The one exception was at Harvard. It had to do not with the students, but with the way the event was structured. At Harvard they put together a panel of deans and senior faculty. I thought before the event started that this meant they were taking what I had to say seriously.

That wasn't the case at all. What it really meant was that they were so threatened by what I had to say that they had to arrange this occasion where they were going to basically burn me in effigy in front of a hostile audience. They proceeded to ask very hostile, defensive and quite frankly foolish questions. It was really an awful experience. Some students recognized this; people wrote letters to the editor in The Crimson. Harvard really disgraced itself and missed an opportunity.

Why do you think Harvard reacted that way?

I couldn't say, except that it's the Ivy League [school] that’s most implicated by what I was saying. Naturally Harvard would feel the most among the Ivies because it is the flagship university. It has no place to hide, you know?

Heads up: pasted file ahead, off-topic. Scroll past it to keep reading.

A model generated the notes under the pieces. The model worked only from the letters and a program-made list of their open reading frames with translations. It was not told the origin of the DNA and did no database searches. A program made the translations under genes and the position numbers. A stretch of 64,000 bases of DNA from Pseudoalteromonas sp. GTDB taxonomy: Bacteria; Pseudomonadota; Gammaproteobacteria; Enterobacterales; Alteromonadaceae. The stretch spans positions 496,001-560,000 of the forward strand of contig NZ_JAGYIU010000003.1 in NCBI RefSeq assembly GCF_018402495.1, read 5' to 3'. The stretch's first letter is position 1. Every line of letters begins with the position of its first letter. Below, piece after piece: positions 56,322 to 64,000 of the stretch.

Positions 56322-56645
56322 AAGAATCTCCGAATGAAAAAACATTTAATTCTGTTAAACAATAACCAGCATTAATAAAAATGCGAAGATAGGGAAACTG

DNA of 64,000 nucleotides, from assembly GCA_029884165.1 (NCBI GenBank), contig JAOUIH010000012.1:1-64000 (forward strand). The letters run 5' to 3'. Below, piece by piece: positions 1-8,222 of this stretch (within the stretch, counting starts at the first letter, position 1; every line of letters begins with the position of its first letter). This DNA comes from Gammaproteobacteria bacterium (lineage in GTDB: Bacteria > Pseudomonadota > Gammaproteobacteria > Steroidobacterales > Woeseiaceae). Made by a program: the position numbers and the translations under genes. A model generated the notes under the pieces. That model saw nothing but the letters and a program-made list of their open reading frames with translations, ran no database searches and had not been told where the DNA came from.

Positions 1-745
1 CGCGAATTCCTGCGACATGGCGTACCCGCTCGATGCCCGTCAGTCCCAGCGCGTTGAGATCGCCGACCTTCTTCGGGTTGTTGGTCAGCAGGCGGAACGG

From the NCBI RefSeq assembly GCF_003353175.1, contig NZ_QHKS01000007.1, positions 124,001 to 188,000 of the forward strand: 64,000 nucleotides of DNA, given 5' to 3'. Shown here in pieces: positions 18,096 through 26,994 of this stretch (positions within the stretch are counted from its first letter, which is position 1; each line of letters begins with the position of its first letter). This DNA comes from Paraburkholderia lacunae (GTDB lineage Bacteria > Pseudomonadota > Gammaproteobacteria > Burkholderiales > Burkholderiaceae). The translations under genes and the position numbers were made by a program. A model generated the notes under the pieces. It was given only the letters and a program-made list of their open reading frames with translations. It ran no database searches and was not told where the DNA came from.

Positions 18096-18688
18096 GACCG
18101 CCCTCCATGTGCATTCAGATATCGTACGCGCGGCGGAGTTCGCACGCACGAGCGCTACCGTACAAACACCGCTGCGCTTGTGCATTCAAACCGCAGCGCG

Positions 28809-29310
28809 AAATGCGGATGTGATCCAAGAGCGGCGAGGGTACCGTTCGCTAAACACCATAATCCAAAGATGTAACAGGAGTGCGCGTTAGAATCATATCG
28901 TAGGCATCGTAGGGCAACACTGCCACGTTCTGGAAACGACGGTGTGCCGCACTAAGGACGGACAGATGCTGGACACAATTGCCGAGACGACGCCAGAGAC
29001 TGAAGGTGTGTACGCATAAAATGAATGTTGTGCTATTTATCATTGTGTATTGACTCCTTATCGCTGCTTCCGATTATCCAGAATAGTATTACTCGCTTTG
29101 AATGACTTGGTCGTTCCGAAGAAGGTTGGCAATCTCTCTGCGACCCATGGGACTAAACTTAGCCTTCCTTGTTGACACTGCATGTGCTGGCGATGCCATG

Maybe it has to do with the particular individuals involved. I mean, they’ve constructed their entire ego structure on a foundation of the kinds of credentials I call into question.

It's been a rough year for higher education, with athletic and sexual assault scandals at UNC, Florida State, and, of course, the University of Virginia. Does your takedown of elite colleges apply, more broadly, to the culture of higher education in the United States?

Yes and no. I certainly think a lot of what I'm saying applies beyond selective colleges. This is a more general trend in the way we understand education around the world, which is that we understand it in purely practical market-oriented terms. My feeling is that this reflects a wider understanding of what life and society are for. We've basically reduced what it means to be human to market terms, to getting and spending. So education, which is about preparing you to be human, has also been reduced to those terms.